ECON 385: Labor Economics
The purpose of this course is to introduce important topics, theories, institutions, and policy issues relating to the functioning of labor markets. Topics to be considered include labor supply decisions, investments in human capital, compensating wage differentials, firms’ labor demand decisions, unions, compensation programs, the economics of unemployment, and labor market discrimination. The course will begin with the analysis of the neo-classical labor supply, demand and equilibrium. Then, we will move on to analyze the possible reasons why labor market outcomes may deviate from what the perfectly competitive neo-classical model predicts: human capital accumulation choices, productivity heterogeneity, institutional rigidities (e.g., minimum wage, unions), labor mobility and discrimination.
ECON 653: Economics of Early Childhood and Skill Formation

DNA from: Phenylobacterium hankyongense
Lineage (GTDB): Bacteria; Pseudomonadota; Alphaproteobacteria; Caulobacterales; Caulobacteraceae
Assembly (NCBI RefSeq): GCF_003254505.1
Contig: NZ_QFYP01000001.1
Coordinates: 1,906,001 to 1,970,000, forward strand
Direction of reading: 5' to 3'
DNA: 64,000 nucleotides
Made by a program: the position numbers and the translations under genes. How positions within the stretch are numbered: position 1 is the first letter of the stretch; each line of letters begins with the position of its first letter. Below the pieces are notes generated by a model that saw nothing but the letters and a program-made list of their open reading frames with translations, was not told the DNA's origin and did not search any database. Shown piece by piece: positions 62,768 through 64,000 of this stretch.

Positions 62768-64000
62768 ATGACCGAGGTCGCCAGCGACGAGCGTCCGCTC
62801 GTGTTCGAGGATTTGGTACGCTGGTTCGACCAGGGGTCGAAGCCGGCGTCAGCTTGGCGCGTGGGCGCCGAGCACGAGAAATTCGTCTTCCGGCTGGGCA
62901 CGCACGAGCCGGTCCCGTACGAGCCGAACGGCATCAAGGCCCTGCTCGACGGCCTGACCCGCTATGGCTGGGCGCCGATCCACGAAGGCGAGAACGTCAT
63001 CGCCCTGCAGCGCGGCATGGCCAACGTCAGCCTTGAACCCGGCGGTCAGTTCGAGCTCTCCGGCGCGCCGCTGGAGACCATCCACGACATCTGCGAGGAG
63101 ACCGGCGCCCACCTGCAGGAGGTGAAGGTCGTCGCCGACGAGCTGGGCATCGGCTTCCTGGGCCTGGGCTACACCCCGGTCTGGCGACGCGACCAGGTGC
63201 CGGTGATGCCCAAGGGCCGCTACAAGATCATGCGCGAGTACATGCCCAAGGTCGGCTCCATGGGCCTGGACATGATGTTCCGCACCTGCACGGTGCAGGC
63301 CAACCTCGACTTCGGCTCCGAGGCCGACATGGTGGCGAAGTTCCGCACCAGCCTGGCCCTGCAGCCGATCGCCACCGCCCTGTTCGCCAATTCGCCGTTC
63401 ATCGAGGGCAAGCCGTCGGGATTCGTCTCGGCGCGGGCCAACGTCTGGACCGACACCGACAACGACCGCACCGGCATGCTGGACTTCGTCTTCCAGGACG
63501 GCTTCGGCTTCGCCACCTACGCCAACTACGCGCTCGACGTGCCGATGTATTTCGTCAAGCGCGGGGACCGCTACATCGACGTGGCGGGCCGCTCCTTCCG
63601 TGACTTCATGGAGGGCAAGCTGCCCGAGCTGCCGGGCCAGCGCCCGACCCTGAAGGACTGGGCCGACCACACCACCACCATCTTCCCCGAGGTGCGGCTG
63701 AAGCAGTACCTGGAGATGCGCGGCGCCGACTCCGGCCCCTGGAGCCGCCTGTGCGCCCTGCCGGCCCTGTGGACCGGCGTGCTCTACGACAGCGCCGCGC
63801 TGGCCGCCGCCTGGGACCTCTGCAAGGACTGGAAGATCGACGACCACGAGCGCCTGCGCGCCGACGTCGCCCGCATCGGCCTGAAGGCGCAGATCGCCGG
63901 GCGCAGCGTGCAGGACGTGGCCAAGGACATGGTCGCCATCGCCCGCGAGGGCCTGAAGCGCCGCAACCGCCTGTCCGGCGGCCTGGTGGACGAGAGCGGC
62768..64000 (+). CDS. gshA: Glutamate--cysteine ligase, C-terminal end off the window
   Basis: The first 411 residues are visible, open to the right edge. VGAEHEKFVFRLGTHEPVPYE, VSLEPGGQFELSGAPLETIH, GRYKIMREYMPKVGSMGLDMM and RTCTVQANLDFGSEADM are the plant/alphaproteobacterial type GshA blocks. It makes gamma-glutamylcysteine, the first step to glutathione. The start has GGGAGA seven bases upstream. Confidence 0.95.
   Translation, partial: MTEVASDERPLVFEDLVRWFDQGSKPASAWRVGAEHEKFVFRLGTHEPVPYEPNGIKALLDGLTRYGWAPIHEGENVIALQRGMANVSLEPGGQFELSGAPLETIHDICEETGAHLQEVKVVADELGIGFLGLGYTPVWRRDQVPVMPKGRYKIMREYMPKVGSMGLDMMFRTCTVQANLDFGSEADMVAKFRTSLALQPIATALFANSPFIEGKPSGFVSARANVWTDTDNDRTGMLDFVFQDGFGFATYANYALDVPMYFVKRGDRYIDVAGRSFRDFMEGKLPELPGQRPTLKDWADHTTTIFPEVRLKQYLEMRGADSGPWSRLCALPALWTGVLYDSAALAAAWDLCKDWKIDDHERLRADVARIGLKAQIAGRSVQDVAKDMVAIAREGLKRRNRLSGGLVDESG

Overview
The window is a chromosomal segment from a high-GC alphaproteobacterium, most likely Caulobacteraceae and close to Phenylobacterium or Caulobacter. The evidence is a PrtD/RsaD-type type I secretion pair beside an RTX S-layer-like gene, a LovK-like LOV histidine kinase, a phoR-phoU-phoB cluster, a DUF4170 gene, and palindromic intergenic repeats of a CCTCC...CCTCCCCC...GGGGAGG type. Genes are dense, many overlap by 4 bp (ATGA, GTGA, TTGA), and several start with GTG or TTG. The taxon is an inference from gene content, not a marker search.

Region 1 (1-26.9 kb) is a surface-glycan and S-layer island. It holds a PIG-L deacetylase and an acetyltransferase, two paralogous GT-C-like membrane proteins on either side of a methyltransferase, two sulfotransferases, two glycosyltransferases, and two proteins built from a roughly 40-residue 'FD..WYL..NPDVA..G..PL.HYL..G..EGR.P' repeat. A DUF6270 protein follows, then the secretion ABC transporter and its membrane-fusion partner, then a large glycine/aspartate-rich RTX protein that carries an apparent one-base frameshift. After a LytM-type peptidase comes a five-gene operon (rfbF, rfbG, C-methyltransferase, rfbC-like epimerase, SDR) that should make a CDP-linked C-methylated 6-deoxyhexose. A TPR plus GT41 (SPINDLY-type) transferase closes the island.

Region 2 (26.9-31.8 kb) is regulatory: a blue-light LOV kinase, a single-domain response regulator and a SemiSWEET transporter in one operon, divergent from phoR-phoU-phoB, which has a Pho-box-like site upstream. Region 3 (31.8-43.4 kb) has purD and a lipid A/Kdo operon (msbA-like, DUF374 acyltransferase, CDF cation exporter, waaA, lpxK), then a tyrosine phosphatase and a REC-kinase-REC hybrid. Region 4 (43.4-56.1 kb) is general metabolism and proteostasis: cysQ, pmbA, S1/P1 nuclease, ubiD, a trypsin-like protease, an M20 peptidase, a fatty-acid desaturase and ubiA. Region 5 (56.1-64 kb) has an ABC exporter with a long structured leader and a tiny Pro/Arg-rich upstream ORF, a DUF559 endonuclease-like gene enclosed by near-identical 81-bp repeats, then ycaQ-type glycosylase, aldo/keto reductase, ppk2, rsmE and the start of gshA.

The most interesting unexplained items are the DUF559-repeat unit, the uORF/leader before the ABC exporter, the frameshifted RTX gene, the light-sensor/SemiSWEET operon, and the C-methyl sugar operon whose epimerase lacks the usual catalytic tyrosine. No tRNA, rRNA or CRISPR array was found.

This course is the second in the Ph.D. Labor Economics sequence. We focus on the economics of skill formation and its consequences on later outcomes like schooling choices, health, social behaviors and labor market variables. We analyze both static and dynamic settings, in which we recognize that skill formation is a process in which early inputs strongly affect the productivity of later ones. To that aim, we will cover different econometric models used in the literature. Therefore, this course will be econometrically intense, covering from reduced form techniques to structural ones. We will pay special attention to econometric identification of effects and the analysis of unobserved heterogeneity, its consequences on empirical estimation and models to address it.